Intentional compartmentalization of our conduct is at the heart of the emotional trauma accompanying trauma. It is physical and relational. Separation and cleaving are possible feelings of intense alienation, disconnectedness, and loss. Fortunately, something can be done about that: Distortive distortions can be corrected with introspection.
Suppose that a group of friends is gathered in front of the television to watch the Super Bowl. They all share the same feelings, the same needs for attentive proximity, mutual satisfaction, and transformative support and passion, but they are being distracted by the stimulation of different mediums — each group member channels its feelings toward different aspects of the television experience. Their narcissism is discordant with their brotherhood. Their interplay is easily disjointed and therefore unpleasant. The challenge here is to change the way the parties engage with each other. To not look at screens, not attend parties, not lose friends. Anything that raises their awareness.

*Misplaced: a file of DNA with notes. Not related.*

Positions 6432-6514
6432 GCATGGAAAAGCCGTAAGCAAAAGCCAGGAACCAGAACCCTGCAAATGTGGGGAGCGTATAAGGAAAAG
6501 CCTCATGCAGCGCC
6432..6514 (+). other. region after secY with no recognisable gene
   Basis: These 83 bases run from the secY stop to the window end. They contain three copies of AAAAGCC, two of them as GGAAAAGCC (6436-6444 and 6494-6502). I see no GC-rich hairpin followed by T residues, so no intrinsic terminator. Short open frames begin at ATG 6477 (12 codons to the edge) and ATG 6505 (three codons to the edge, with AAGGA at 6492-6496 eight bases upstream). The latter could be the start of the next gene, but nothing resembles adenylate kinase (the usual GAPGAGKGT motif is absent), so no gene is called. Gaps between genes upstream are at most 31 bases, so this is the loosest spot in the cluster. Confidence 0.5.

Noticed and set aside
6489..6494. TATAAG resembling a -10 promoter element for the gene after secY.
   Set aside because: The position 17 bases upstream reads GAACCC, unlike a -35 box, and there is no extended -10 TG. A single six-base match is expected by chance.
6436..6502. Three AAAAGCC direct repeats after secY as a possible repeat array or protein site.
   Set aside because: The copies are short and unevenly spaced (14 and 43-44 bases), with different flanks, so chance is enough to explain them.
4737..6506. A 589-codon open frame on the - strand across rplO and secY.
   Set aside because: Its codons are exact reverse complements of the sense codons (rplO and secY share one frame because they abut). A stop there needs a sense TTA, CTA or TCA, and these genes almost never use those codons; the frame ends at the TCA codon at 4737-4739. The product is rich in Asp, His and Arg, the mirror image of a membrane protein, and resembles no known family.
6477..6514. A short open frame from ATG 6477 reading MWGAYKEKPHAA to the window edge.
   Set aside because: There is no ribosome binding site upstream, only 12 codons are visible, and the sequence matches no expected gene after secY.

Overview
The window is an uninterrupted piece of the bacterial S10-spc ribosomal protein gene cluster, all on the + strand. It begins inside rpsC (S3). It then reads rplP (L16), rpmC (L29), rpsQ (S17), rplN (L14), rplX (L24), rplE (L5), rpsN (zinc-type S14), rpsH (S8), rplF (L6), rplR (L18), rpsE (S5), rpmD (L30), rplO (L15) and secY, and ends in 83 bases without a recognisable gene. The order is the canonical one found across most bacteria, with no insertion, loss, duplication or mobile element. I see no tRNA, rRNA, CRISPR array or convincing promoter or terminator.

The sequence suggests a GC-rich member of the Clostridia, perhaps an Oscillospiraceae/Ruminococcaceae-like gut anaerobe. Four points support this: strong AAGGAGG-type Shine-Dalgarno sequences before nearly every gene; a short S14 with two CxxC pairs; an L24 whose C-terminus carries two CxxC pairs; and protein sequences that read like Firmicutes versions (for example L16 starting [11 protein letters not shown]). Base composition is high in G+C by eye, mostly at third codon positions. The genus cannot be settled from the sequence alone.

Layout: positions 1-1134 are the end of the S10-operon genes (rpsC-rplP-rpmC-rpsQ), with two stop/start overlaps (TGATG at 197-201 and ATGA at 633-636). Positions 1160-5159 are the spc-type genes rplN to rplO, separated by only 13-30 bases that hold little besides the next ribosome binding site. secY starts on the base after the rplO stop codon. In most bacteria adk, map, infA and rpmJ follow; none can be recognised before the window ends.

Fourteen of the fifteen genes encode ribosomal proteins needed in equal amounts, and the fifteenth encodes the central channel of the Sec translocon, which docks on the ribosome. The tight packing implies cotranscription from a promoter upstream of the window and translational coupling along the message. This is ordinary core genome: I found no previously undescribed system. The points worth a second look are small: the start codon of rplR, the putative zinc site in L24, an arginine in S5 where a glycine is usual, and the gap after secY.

If you ask me about problems that can be solved by addressing psychosocial aspects of how people experience our social relationships, my first list of problems is intentionally disconnectedness. Or, something like it. But, if you ask me the same question about those concerns, my list of solutions are what feels best, what pleases most, or what feels least like a problem to me. It’s not good to discuss this; it’s just the way things are. I choose to forgive, but if that is the best I can say, I’d better go.
Max J. Casanova is on the faculty at New York University. He is the author of Rationality: Willful Inconsistency, Intentional Compartmentalization, and Modifying Terminal Goals and the author of Philosophy of Light and Dark.